27 of 28 people found the following review helpful
A great spy thriller for younger readers,
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This review is from: Stormbreaker (Alex Rider) (Paperback)
I volunteer in a school, and my main job is to encourage children to read for pleasure, particularly boys. Many of the boys in the older classes (primary school so ten and eleven year olds) are obsessed by the Alex Rider books, of which this, Stormbreaker, is the first in the series. I decided that I should read it so that I could get to grips with the kind of thing they enjoy and meet them where they're at, rather than expecting them to start with Pride and Prejudice.
I have to say that I thoroughly enjoyed this book. It is plot and action heavy and the pace is fast. The chapters are short and punchy and there isn't a great deal of philosophy or serious emotional stuff going on here. The book starts with the assassination of Alex's uncle, the man who has been his guardian since he was a baby, and Alex copes with his loss remarkably well. The story just speeds forward onto the next action sequence and the next. It is written very much like a computer game, one problem gets solved, the next one immediately springs up, and it is generally one which requires a great deal of physical action and not a terrible amount of anything else.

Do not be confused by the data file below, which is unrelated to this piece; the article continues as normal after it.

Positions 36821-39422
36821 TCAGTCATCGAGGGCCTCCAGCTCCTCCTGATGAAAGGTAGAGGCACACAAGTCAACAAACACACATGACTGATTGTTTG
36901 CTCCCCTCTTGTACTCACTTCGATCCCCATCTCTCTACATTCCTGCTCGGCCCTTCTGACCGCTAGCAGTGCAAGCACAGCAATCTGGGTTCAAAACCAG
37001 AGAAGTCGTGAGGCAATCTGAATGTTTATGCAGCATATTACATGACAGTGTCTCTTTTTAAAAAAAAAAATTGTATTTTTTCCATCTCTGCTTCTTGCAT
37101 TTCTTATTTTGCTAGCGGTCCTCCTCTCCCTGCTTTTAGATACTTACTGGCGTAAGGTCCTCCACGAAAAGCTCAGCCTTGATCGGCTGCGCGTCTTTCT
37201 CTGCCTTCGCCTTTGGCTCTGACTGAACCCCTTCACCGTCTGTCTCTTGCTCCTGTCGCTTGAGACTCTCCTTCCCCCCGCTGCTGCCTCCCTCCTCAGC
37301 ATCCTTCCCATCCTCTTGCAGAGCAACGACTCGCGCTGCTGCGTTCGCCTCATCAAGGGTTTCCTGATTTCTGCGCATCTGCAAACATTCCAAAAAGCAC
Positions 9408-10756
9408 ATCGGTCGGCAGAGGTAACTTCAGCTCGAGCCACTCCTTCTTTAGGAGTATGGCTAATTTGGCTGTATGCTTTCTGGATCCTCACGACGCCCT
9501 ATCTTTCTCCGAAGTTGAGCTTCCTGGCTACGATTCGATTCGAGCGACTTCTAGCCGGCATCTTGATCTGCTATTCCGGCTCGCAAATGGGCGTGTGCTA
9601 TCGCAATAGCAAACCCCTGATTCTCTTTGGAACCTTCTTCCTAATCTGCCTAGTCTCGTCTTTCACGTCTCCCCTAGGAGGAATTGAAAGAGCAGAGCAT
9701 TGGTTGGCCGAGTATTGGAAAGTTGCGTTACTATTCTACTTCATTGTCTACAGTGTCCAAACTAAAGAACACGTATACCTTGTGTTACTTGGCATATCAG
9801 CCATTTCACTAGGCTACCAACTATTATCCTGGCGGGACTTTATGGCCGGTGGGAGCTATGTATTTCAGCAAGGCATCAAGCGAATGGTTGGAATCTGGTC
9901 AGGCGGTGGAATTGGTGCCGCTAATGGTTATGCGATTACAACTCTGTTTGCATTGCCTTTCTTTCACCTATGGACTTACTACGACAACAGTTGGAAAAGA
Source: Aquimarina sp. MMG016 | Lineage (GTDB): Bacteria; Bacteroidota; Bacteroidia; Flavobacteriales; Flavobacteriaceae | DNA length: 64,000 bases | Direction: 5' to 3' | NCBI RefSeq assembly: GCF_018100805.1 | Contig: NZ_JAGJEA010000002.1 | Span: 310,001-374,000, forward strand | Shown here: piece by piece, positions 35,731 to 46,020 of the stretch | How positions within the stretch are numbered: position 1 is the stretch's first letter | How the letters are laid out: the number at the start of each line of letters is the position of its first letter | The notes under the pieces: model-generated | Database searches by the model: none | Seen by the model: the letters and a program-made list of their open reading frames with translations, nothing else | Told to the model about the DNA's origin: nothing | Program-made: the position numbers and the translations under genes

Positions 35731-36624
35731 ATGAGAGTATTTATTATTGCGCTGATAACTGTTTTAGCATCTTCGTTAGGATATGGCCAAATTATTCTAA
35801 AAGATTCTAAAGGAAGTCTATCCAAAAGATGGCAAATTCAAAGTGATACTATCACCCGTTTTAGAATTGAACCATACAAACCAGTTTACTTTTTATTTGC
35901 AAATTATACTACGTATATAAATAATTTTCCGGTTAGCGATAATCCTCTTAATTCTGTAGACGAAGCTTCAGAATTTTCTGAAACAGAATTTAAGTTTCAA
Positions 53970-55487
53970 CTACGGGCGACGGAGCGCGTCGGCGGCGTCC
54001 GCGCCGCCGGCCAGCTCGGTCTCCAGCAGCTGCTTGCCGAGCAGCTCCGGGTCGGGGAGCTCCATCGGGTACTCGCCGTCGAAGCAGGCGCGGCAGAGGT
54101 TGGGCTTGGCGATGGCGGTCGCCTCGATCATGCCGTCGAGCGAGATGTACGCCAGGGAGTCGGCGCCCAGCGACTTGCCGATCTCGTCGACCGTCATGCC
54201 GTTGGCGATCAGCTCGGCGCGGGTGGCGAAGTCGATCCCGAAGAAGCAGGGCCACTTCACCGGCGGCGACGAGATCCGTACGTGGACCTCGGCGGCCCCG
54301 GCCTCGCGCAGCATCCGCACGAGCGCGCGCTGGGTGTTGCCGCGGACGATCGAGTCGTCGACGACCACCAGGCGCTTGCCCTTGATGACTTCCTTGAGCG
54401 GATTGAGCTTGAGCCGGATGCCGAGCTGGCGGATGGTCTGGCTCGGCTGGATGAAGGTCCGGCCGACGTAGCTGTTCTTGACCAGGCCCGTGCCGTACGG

It was silly, and implausible, and at times, my rather more rational grown up head just wanted to shout 'no! that's rubbish!' but the part of me that just appreciates a very silly action romp shouted it down.
It is a relatively quick read, which I think is also an enormous part of the appeal.
I would say ten is probably the youngest I would recommend this too unless you have a particularly precocious reader on your hands. There is a lot of violence, a lot of casual death and some fairly gruesome events which may not sit well with younger readers/listeners.
If you are looking for something if your child has read the Alex Rider books I would suggest trying Charlie Higson's young James Bond series which are the next level up, slightly wordier, slightly more thought provoking, but just as exciting.